Alas! How Easily Things Go Wrong!

Alas! how easily things go wrong!
A sigh too deep or a kiss too long,
And then comes a mist and a weeping rain,
And life is never the same again.

The lines are from George MacDonald’s Phantastes.  My brush with thievery (see the last post) the other night has reminded me that we all live behind panes of glass that we take actually to protect us, to be barriers against a sometimes dark and often cold and constantly encroaching world.  Then the world smashes the glass: we realize that we were all-but-exposed all along:  our immunity was sheer ignorance.  I don’t mean to suggest that my life will never be the same again. Nothing so melodramatic.  Eventually, I am sure, I will slip back behind ignorance and take myself to be armored again against the world.  But for now I am aware of how easily things go wrong.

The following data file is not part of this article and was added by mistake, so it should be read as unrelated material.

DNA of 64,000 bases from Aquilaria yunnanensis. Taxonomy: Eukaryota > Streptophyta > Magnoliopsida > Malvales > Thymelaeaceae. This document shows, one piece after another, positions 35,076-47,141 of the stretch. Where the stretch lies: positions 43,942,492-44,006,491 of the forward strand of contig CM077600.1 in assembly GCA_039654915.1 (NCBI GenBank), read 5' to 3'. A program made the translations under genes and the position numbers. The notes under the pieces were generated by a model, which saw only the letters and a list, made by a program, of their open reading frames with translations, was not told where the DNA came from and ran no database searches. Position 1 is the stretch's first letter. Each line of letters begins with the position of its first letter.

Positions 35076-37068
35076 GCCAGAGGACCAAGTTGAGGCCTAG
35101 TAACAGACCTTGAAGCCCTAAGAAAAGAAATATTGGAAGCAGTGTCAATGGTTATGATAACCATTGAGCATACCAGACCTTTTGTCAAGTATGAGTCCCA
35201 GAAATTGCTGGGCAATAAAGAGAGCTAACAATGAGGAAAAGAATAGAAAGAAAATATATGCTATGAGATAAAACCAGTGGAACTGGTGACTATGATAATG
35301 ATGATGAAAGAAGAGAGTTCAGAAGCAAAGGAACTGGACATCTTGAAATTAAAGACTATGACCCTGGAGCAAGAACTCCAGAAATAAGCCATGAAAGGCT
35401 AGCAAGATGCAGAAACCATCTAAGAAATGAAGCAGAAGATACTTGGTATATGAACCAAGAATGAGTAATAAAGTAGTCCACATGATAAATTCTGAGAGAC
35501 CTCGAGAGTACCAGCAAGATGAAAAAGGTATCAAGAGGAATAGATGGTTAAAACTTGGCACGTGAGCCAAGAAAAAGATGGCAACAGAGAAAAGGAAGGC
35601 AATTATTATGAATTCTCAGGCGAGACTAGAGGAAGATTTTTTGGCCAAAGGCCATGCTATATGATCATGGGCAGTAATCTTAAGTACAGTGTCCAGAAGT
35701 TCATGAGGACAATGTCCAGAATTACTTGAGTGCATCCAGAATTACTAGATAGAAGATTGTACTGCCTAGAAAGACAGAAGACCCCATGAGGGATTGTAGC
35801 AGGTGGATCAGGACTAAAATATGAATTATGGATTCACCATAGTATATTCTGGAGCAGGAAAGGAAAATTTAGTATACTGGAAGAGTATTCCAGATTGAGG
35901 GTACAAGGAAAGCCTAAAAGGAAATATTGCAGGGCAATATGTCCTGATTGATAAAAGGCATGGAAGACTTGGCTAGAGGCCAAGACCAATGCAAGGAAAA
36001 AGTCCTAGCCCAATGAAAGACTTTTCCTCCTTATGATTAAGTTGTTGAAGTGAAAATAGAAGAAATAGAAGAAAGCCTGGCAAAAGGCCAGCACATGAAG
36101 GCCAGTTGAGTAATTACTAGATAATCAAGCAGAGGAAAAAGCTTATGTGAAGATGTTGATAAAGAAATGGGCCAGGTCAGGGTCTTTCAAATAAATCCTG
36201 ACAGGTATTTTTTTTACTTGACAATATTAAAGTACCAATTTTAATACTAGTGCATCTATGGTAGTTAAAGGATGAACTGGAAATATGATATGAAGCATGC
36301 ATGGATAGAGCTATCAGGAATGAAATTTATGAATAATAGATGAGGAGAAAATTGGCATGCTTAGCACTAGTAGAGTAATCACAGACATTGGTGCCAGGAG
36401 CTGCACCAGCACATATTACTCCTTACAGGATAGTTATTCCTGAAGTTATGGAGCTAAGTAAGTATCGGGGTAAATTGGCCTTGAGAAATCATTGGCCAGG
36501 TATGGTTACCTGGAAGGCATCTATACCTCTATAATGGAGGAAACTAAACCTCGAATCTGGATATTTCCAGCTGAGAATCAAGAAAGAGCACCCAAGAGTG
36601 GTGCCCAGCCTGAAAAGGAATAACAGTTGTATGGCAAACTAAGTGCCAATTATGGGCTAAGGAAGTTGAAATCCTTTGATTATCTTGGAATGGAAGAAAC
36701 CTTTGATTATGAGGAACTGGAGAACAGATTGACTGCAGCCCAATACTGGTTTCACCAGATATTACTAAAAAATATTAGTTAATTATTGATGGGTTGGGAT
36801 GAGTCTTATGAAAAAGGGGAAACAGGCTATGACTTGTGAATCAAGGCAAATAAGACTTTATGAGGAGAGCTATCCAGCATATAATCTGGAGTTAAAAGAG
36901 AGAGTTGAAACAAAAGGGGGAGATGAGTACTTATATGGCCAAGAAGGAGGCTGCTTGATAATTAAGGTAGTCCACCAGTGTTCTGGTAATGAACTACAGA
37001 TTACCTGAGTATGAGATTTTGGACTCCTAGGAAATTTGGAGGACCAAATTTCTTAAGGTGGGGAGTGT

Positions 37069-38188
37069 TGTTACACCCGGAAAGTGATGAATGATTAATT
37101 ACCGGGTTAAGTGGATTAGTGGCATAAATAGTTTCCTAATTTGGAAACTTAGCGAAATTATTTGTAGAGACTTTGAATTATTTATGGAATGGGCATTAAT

As my son sagely said as he drove us home, making himself heard above the whipping roar of the ducktaped garbage bag.  “You know, the whole thing was humbling.”